Sunday, November 29, 2009

Dollars or Percentages? Which Matters to the Great Commission?

First of all, the Southern Baptist Convention (i.e., the national denominational apparatus of employees) has no business whatsoever lecturing any church about what it gives or doesn't give to missions. We believe in and practice the association of autonomous local churches. It is not only the privilege, it is the responsibility of each local church to determine and submit to God's priorities for the spending of God's money. I am therefore opposed to efforts to set litmus tests for denominational service based upon arbitrary percentages given through the Cooperative Program. If an autonomous church gives $10 through the Cooperative Program, the Southern Baptist Convention's only suitable response to that is to say "Thank you."

All that just to say that there's no political football here. I've voted for and supported a lot of pastors as SBC officers and leaders whose leadership was exhibited in areas other than their CP giving.

However, as a thinking exercise and not a political exercise, I want to consider this idea that missionaries spend dollars and not percentages, and therefore that it doesn't much matter what percentage a church gives through the Cooperative Program so long as it gives a large number of dollars. On the surface, it sounds like a good idea, but I think that the present demographics of our convention's life suggest otherwise.

People cite a plateauing or even decline of Southern Baptists statistics. These figures seem to suggest a stasis in Southern Baptist life, but that is misleading. I suggest that Southern Baptists are on the move, and in a radical way. Americans are moving rapidly out of rural areas and into the cities. Commensurately, Southern Baptists are migrating out of small rural churches and into urban (generally larger) churches. Thus, although the average SBC church is small, the average SBC person goes to a much larger church than the "average church" figures would lead one to believe.

So, you've got people who grew up in a small SBC church that gave 15% through the Cooperative Program. They move off from that small country church and wind up at a metropolitan church that gives 2% through the Cooperative Program. Let's say, for a hypothetical point of comparison, that 20 such churches are entirely emptied out into a single metropolitan church.

That metropolitan church, although it only gives 2% through the Cooperative Program, is actually giving a much higher dollar amount (by an order of magnitude!) than were any of those smaller churches. But that's not a fair point of comparison. The dollars given to missions by the metropolitan church must be compared to the dollars given by the association of churches that has been eviscerated by the American move from the country into the city. At that point, it becomes clear that percentages ultimately add up to dollars (or else we'd all set them really high).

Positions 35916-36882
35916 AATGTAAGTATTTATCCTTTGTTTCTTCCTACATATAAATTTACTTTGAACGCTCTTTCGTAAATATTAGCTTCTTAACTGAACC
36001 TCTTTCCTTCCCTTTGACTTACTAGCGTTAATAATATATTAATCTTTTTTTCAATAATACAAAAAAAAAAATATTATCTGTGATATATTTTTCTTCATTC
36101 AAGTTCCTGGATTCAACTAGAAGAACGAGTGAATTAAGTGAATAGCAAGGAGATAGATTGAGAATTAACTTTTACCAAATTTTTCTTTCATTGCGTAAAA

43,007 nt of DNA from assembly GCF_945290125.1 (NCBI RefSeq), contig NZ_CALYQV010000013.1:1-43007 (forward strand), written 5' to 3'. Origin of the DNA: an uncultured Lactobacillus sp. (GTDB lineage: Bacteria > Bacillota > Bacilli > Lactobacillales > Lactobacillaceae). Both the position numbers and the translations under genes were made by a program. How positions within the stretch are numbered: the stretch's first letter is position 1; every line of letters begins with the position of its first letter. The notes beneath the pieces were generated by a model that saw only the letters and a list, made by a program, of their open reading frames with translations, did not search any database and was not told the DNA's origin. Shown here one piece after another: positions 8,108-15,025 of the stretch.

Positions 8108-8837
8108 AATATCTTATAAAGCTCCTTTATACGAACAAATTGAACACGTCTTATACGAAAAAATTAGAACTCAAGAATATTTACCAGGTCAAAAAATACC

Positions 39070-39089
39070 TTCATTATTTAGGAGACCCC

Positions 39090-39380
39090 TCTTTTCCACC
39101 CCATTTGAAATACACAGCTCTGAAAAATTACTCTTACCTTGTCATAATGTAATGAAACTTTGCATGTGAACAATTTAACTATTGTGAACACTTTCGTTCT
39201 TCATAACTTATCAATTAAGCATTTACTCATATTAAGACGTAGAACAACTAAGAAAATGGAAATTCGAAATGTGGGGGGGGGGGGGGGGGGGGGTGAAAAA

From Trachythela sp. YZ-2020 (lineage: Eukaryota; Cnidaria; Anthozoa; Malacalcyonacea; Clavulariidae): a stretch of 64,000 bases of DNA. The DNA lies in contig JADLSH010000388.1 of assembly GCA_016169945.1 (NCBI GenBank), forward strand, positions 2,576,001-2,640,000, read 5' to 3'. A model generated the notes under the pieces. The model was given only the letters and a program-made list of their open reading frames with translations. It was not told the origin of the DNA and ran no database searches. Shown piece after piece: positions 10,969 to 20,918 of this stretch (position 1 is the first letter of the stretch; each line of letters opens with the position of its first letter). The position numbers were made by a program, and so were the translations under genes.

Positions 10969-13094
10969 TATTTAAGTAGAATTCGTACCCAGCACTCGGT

This blog post does not provide an answer to the question, but it does show how the answer can be calculated. The dollar amount most important to the calculation is the per capita dollar amount given through the Cooperative Program for any given church. I'm willing to suggest that some of our larger churches do pretty well in this regard. At the heart of the question, as it deals with changing circumstances in the SBC, is the simple matter of how many members of the large, urban church that gives a small percentage through the Cooperative Program are people who (hypothetically) could not have been reached by a church giving a higher percentage to missions. Certainly, if we are dealing with transfers rather than new converts, every person who moved from a smaller, higher-CP-percentage church to a larger, lower-CP-percentage church has contributed to a larger number of dollars going to missions from that particular church, but to an overall missions-giving decline.

It would be a mistake to throw stones in any direction over these statistics. Megachurch pastors aren't fueling these developments, nor are the pastors of smaller churches. This is a matter of societal demographic trends, and we're all carried along in some ways on the current of them. We would, however, do well to consider that our convention is in the midst of transition from a convention of many small churches to a convention of fewer larger churches (and historically, the church of 200 counts as a "larger church" in the SBC). If the model for larger churches is one of lower percentage giving through the CP, then the Southern Baptist Convention's cooperative enterprises will be forced to learn to get by on much less money.


Andrew said...

So should we throw around per-capita giving instead of percentage?

I think that some people (maybe even myself) "need" a number in order to judge one's "southern-baptist-ness"...that may be shallow but that is also the (messenger) majority opinion...why else would we reward baptisms and percentages?

JamesCharles said...